Every time I go out for a run, pick up a barbell, stretch, eat, sleep, etc., I have an agenda. My agenda is to become faster and stronger. Specifically, it’s to run 3:55 in the mile. So when I put on my shoes and hit the trail for my long run, I’m focused on a specific task. For my long runs, I’m focused on an intensity level of about 75% (just below tempo effort) for a period of 90minutes or more. Some days that looks like 5:50/mile pace, others it looks like 7:50/mile pace. The key is adjusting the intensity according to how I’m feeling for that day within the above parameters. When finished, I should feel relaxed and comfortably tired.

Before my long runs (within 1hr before), I like to do a 5×3 max effort back squat or deadlift. This gives me two different domains for the day. A fast/explosive work coupled with long moderate intensity. I believe the strength/endurance gains are absolutely unmatched and I also feel recovered quicker than when I don’t perform something heavy.

For a better part of the week I’ve been dealing with a stomach bug Joss brought home from day-care (an easy scape-goat guess), so today’s LR was going to err on the light and easy side. I managed about 10 miles averaging just below 7min pace. Actually at around 45min, I was still feeling like dirt and decided it might be better to head in. At that moment I made a conscience decision to feel “light and relaxed”. Before long, my pace quickened and another 25min was tacked on the clock. Feeling like I could have done more, I erred on the side of caution and shut it down.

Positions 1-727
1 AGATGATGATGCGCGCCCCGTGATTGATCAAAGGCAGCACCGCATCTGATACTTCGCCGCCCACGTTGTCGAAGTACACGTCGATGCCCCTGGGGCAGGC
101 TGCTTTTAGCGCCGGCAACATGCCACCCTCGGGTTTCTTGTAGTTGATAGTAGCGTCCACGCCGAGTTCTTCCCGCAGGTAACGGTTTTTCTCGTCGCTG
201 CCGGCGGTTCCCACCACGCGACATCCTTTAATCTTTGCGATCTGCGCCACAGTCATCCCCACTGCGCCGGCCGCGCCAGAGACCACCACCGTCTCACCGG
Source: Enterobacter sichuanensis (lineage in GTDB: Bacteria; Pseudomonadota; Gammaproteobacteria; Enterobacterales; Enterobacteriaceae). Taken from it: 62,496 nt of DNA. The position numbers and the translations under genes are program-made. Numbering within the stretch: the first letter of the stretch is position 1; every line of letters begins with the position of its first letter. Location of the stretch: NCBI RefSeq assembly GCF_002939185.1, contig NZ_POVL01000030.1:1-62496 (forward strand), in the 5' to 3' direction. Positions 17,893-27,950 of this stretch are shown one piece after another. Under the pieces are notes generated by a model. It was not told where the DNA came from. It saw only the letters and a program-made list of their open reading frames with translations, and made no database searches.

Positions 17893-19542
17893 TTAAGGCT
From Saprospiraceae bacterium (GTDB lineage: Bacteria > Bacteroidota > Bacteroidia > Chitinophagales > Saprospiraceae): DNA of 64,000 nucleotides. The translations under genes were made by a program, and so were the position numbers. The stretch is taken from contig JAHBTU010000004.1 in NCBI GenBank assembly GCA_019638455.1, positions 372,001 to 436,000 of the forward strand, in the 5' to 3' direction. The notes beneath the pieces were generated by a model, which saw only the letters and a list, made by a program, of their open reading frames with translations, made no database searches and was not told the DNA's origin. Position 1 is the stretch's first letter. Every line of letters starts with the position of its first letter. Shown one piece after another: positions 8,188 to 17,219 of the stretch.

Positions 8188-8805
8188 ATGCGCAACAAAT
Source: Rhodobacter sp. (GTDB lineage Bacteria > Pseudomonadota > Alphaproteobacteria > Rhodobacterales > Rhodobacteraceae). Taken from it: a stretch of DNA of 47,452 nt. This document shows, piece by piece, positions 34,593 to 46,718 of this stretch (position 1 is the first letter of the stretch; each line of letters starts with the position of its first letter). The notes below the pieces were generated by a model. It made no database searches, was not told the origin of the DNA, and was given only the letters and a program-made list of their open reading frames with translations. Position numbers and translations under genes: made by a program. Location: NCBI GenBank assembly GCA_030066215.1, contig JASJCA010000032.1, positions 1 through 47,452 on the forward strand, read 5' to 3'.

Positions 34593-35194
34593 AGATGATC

Ideally, I would head back to the gym after a LR and perform 100KB swings in addition to the CrossFit Endurance prescribed recovery movements (3×10 of squats, GHD’s, situps, pushups) all in an effort to regain range of motion (ROM). Hip flexor stretches (deep lunge position with my back foot on a box, outside arm reaching as high as possible), hamstring/quad stretches are also a part of the regime. In my mind, inarguably the greatest detriment to running form I see is loss of ROM caused by tight hip flexors/psoas. Not only does this pitch the athlete forward (breaking at the hips), it causes the runner to land at the top of the foot (rather than midfoot), putting greater strain on the plantar and achilles. In other cases the athlete will just stick his foot out in front of him to “catch” himself, thus the heel strike. Both scenarios are bad and lead to many of the common runner injuries.

See why your back is hurting??


Much of what we do in the gym is trying to reclaim loss of ROM. Sitting or being in a fixed position for long periods of time (cars, desks and running) destroys hip function over time if not properly addressed. As we know now, hip function is crucial for the endurance athlete.

See you in the gym,

PS. If you scroll through some of my earlier posts, I talk about stretches and exercises to help open up the hips.